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U.S. Forest Service


Plant of the Week

Map of the United States and Canada showing states. States are colored green where the species may be found. Range map of Aletris farinosa. States are colored green where the species may be found.

Close up of the Aletris farinosa flower.Close up of the Aletris farinosa flower.

Aletris farinosa, flowering plant showing submerged leaves.A group of Aletris farinosa.

Aletris farinosa in an open field.Aletris farinosa in an open field.

Colic Root (Aletris farinosa)

By Christopher David Benda

Colic root is an attractive member of the Narthecium family (Nartheciaceae), although it formerly belonged to the Lily family. The name “Aletris” refers to one of the stages of an ancient ritual young women would go through to reach puberty. The second stage is when a young girl learns to bake bread, and “Aletris” means “a female slave who grinds the meal,” referring to the powered appearance of the plants. The epithet “farinosa” means “mealy” and further emphasizes the floury appearance of this plant. The name colic root refers to the root of this plant being used to treat colic (excessive crying), among other ailments like indigestion and lack of appetite. It contains the steroid saponin.

This plant is single stemmed and with thick, short rootstock that resembles a rhizome. Each plant has a lovely wand-like spike of white flowers that are tubular, with six petal-like tepals that are fused except at the tip where they are slightly flared. Each flower has six orange, inserted, stamens. Fertilized flowers form tiny seeds that developed in capsules. When ripe, the capsules split open and release the seeds to the wind. The leaves are primarily basal, but some smaller leaves are alternately arranged on the flowering stem. They are lanceolate, smooth margined, glabrous, and parallel veined.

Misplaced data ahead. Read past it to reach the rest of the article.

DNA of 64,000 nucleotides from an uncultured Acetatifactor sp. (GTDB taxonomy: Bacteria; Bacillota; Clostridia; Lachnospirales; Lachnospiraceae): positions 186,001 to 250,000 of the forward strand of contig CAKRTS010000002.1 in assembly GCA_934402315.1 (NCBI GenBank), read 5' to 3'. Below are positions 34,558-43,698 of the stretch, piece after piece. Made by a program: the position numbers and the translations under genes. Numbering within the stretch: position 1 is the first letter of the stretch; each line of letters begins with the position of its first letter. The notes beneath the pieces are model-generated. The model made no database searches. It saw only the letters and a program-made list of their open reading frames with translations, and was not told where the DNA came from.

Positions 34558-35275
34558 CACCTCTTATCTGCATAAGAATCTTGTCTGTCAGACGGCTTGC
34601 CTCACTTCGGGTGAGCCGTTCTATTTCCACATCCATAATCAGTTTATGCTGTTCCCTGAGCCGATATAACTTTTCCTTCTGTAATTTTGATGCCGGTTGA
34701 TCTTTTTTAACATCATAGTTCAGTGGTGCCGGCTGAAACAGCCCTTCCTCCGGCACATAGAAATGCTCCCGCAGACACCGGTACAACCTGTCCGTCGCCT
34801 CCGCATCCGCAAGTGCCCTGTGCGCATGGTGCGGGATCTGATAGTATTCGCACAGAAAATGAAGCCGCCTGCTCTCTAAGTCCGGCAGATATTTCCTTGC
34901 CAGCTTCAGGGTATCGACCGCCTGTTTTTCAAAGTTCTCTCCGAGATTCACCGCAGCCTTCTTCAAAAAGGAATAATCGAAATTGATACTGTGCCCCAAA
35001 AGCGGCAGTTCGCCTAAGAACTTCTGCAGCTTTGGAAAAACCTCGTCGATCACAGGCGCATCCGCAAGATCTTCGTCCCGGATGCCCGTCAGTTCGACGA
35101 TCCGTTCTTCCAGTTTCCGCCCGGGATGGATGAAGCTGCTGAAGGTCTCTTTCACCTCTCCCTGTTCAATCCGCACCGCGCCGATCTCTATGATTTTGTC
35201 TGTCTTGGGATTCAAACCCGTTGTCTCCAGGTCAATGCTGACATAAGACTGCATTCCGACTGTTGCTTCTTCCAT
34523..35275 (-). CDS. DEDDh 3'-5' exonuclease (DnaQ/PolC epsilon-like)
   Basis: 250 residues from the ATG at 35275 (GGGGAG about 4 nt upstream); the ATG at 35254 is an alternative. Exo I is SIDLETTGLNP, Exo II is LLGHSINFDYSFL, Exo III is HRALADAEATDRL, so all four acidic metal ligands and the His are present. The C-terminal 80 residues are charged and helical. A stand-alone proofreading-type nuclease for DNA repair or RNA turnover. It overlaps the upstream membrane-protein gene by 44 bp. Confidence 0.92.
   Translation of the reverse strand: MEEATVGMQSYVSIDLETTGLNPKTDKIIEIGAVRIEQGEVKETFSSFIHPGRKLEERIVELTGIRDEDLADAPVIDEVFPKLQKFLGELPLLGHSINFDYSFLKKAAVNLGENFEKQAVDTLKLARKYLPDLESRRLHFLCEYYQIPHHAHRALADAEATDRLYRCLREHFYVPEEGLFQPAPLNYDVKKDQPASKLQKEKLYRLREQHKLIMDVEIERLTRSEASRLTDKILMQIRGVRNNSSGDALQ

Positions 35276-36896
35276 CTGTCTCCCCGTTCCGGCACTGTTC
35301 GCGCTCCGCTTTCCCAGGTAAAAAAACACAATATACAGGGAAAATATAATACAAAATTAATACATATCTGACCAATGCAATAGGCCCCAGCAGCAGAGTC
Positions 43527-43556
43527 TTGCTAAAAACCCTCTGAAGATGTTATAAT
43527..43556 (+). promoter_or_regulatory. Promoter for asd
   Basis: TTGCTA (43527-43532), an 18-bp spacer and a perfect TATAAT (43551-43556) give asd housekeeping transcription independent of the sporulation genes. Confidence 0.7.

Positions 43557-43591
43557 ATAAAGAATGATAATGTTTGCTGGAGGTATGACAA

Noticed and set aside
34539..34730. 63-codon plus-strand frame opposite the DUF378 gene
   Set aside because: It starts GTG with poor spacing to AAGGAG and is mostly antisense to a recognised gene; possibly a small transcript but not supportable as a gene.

Colic root a perennial that grows up to 2 ½ feet tall. It prefers open, moist, sandy areas where other vegetation is sparse, but also occurs in drier and partially shaded woodlands and grasslands. It is a conservative species that is primarily found at rich sites, but minimally impacted roadsides can still harbor this species.

Its range includes mostly eastern, coastal states, but it is also represented in areas around the Great Lakes. It is considered rare in many places throughout its range. It blooms as early as April in the southern parts of its range, but in most places, it blooms in mid-summer.

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